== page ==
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Clip 1 - ’64 Fender Jazz bass. Amp EQ settings: +1 db @ 150 Hz, +1db @ 1.2 kHz
Clip 2 - Nash P-Style bass. Amp EQ set flat
Bergantino Audio Systems has garnered and maintained a solid reputation for their quality speaker cabinets since the company got its start in 2001. And an often-discussed subject by fans of the company’s cabs is what amplifiers pair best with Jim Bergantino’s designs. These dialogues, along with a growing cynicism towards modern-amp construction, compelled Bergantino to create the 700-watt B|Amp. His concept was to develop a unit that contained the essentials of tone sculpting and robust power, plus speaker profiles that EQ the response of different speaker enclosures. Bergantino provided us with both HD210 and HD112 cabinets for this review, but an HD212 and an additional HD112 from a personal collection were also utilized to check out a number of different speaker combinations.
Get with the Program
Thanks to digital technology, Bergantino was able to pack the 6-1/2 pound amp with features that could fill a medium-sized rack, and these options are organized in a thoughtful, intuitive configuration. Once a player sets the gain and master levels, the fun begins with the quintet of multifunctional controls underneath the LCD display.
The home screen displays the 4-band EQ and, here, the four knobs function as boost and cut controls. Pressing and holding any of the knobs switches the screen to the semi-parametric EQ section, where one can adjust the center frequency for each. Tapping any of the knobs brings you back to the home screen.
A quick push of the filters knob engages the variable feedback and high-pass filter section. These are extremely helpful for cleaning up muddy lows (as well as safeguarding your speakers) and mellowing out any feedback issues that plague some acoustic instruments. Conversely, tapping the bright/treble control engages the bright filter.
The bulk of the B|Amp’s features can be accessed through the program button, where I was able to sift through 13 different screens of tonal and operational functions. For instance, screen two displays the DI settings, while screen five displays information related to the USB input that allows installation of new speaker profiles or updates to the operating system. Screen seven sets the speaker load for safe operation at 2 ohms, 2.67 ohms, or 4/8 ohms. There’s even a screen that monitors the amplifier’s temperature and regulates fan control. There isn’t enough space here to detail all the screens and their respective functionality, but it’s safe to say this amp is packed. And while options of this magnitude might seem daunting at first, Bergantino’s interface is impressively intuitive.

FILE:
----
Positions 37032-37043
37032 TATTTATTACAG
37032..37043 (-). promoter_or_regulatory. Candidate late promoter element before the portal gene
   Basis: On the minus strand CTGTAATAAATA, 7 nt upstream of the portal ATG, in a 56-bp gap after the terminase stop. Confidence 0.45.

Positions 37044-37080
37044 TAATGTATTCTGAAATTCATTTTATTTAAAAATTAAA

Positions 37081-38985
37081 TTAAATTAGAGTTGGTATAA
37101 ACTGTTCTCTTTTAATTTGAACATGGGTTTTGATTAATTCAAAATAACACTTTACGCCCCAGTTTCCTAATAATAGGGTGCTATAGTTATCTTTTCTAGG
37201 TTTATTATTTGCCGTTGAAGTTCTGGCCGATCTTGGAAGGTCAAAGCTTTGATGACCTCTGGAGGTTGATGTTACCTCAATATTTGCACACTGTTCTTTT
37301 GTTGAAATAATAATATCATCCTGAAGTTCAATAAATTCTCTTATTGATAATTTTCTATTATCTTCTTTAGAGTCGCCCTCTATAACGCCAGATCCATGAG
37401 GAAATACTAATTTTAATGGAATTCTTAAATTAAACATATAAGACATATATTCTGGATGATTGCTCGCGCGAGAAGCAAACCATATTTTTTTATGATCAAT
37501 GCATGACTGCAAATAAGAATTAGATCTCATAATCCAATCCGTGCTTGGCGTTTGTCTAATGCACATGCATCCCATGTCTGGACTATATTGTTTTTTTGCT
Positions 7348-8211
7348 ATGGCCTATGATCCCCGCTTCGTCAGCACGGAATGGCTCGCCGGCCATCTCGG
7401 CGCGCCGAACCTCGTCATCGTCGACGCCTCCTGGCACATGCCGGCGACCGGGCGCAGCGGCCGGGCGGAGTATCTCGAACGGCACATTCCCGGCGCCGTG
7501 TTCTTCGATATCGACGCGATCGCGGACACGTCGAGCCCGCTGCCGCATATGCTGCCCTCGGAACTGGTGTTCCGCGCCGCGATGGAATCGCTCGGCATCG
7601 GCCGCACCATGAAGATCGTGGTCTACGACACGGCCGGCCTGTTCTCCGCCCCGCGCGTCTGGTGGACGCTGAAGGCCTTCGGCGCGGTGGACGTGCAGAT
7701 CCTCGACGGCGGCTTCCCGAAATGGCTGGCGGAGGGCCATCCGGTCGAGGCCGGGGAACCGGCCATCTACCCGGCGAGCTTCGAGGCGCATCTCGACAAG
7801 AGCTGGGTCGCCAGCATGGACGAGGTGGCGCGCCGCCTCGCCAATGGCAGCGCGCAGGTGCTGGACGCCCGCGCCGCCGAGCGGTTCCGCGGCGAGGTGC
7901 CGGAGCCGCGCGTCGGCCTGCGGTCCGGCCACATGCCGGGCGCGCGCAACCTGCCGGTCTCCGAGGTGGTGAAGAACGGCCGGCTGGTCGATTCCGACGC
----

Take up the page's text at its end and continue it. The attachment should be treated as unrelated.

I feel the most intriguing aspect of the B|Amp is the ability to “pre EQ” a particular speaker cabinet before any equalization takes place. To paraphrase Jim Bergantino, amp designers compromise their EQ settings to satisfy a wide range of cabinets. As a result, users make EQ adjustments that relate more to the deficiencies in the acoustic response of their cabinet, as opposed to their instrument’s tone. This likely explains why many a bassist will contend that a particular amp sounds much better with one type of speaker over another.
Bergantino’s solution lies within the profile section of the B|Amp. A twist of the filters knob reveals 12 speaker profiles (based on Bergantino’s models), which utilize precise filters to EQ different speaker configurations. This both maximizes speaker performance and minimizes excessive EQ adjustments.
The HD210 and HD112 cabs provided for the review are ported, precision-tuned enclosures, constructed from high-quality Baltic birch. The woofers are comprised of ceramic drivers with vented pole pieces. Throw in a high-intelligibility tweeter, dress it all up in black tolex and a rigid, black grille, and you have a speaker cabinet with sleek styling that delivers crushingly clean tone.
Three Notes and the Truth